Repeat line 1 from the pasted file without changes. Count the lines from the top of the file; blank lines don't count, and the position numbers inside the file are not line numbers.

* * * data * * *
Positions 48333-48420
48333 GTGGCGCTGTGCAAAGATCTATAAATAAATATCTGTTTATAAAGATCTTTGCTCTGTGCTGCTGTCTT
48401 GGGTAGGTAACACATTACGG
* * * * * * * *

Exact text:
Positions 48333-48420